That said, the CCC seems to want to avoid precisely this problem of the two “substances” that you mention. For a little further on it says, “The unity of soul and body is so profound that one has to consider the soul to be the ‘form’ of the body: i.e., it is because of its spiritual soul that the body made of matter becomes a living, human body; spirit and matter, in man, are not two natures united, but rather their union forms a single nature.” (# 365) So the body is intrinsic to human nature, though in a sense it is mediate – the soul is created directly by God while the body is created through the mediation of the parents. Nevertheless, there is only one human nature.

    Also of interest is that immediately after death we enter upon particular judgement, that is we are judged and (for those in the state of grace) enter into the presence of God. Thus it is our souls that are judged, for what they have done in the body. Not our souls as something distinct from ourselves per se, of course: our souls ARE us.

    You are spot on to look to the liturgy to find what we believe evidenced in the content of our prayer. However, I read the very example you gave somewhat differently. Indeed we are meant to recall the scriptural scene alluded to, and then move forward from it in the context of Mass. You read this prayer at Mass before Communion, if I have read you right, as encompassing the original incident as a healing of the body, and then adding to it the Church’s reminder that we need also to seek healing for our souls.

    Yet I think that to restrict the gospel incident to a merely physical healing is too narrow a reading. Rather than balancing it with reference to the soul, the Church is, in the prayer before Communion, interpreting that Gospel incident, not adding something to it. That is, the girl’s soul was healed, the Church is telling us, and therefore also her body. So too, if our souls are healed, then the totality of our persons is healed. If our souls are the life principle of our bodies, then the restoration of full life to the soul must have an effect on the body, if only eternally, according to God’s will.

    That is why the translation of the previous Missal was not such a bad one, though it was not faithful totally to the Latin original: “I shall be healed”. It is not our bodies alone we seek healing for, but the whole person, the “I”. In the revised translation the Church makes clear that this “I” is most truly found in the soul, as something that encompasses the body, and not in the body alone.

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  5. Dear Fr. Hugh,

    Thank you for such a fascinating reflection. Perhaps the genius of the Roman Rite rather lies in its ability to provoke such discussions!

    And thank you for your blog in general – this really is one of the gems of the catholic blogosphere.

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    • Fr Hugh says:

      Thank YOU. Usually I find that a healthy discussion and presentation of arguments is an occasion for learning more, not only in an informational sense but also in what people value and prioritise. What is legitimately important to others I need to comprehend and incorporate.

      A thank you also for your kind words about the blog. It is a small attempt to light a candle rather than curse any darkness!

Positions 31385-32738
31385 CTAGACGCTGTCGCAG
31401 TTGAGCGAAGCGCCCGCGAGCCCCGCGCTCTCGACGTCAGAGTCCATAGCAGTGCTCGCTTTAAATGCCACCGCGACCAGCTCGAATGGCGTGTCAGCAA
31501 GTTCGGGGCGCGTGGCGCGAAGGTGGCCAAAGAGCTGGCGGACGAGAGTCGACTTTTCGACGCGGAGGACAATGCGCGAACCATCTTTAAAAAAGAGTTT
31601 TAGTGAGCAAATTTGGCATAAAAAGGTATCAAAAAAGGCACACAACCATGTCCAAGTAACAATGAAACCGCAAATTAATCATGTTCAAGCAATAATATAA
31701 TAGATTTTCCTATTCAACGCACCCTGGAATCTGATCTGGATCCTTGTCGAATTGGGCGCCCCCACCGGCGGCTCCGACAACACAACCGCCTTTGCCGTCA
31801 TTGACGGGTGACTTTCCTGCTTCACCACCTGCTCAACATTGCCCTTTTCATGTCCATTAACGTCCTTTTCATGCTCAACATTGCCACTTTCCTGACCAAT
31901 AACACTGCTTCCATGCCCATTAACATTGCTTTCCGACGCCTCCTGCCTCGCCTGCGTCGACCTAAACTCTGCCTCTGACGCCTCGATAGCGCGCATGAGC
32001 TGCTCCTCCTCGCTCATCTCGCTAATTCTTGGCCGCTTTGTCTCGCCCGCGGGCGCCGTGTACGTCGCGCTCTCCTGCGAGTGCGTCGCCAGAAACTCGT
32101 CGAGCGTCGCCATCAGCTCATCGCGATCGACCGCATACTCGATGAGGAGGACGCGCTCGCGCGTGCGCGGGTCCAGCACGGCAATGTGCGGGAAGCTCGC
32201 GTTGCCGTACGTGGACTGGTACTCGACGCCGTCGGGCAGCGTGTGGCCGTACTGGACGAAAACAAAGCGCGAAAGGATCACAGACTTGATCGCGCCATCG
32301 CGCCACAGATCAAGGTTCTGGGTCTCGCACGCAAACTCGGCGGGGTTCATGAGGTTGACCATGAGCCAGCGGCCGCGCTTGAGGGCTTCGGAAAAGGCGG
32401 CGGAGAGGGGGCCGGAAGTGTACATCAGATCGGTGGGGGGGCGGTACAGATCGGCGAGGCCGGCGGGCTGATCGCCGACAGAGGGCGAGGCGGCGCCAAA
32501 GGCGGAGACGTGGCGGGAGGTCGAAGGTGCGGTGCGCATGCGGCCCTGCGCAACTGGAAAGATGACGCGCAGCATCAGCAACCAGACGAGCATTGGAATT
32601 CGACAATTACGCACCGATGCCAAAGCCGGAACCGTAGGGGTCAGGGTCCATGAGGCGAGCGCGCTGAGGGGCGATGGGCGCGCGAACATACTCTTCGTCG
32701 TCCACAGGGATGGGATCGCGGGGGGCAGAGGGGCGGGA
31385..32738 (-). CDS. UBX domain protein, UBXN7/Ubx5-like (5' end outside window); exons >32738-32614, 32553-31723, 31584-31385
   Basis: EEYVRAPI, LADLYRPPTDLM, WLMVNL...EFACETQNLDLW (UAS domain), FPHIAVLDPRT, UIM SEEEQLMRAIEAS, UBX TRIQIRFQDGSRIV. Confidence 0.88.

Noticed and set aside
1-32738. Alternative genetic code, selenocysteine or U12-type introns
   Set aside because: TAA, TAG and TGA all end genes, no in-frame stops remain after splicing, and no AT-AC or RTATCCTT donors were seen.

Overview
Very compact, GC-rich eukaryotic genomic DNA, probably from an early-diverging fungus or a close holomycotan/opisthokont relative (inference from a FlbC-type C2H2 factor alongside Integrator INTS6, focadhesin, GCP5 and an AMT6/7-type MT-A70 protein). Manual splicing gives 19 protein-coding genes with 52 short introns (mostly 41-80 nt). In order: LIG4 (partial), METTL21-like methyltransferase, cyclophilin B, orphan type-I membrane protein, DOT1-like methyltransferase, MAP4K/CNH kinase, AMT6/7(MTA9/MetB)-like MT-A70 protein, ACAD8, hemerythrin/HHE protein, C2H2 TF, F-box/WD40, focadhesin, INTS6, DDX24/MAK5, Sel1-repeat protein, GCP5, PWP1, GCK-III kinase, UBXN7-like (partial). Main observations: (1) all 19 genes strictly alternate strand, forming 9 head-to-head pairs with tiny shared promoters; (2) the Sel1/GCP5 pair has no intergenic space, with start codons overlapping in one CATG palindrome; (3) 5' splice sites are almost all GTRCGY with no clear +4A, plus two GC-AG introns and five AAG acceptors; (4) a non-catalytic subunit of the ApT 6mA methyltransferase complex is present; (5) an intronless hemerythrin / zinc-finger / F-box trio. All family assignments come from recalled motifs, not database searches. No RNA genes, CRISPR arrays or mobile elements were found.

Pax.

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  6. Owen says:

    Owen (convert & former Pentecostal minister from Canada) here to say wonderful post and post post discussion. I was so grateful for this change from “I” to “soul” and find it not restrictive but liberating – considering restrictive in a different sense. I, yes, is too general whereas soul is specific, can’t miss that now we are talking about what is eternal, what rightly judged, what receives grace. Soul moves me out of the temporal and general realm into the eternal and specific. I find this specificity liberating.

    God bless you Father.

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    • Fr Hugh says:

      Dear Owen,

      A belated welcome! Thank you for your comment which I found very cheering, because you got what was being intended. Indeed you made a point I failed to: the use of such words as “soul” takes us, if only briefly, out of the temporal and into the eternal. After all it is the eternal that is present at Mass, and the more we are present to it the more we can benefit and be uplifted. Bless you!

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  7. Dear Father,

    This is indeed and inspiring post that has generated an interesting discussion. I am writing an essay on CCC 365 – the unity of body and soul, and permit me to quote your discussion on this subject.

    The new translation has opened much discussion and offered us a much deeper insight into our faith. ‘Anima’ means more than just ‘soul’ and when we ‘my soul shall be healed’, we are accepting a healing that touches our core – because the soul refers to the innermost aspect of man by which we are in God’s image.

    Blessings. Perviz

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    • Fr Hugh says:

      Salve Perviz!

      It is gratifying to hear that you found much that was useful in the discussion here. I imagine every Catholic blogger who writes from the impulse of faith would seek to be similarly helpful. If you can use anything from the discussion here in your essay, please do. I hope that the writing of your essay will deepen your knowledge and love of the faith, the Church and its head, Jesus Christ.

      Pax!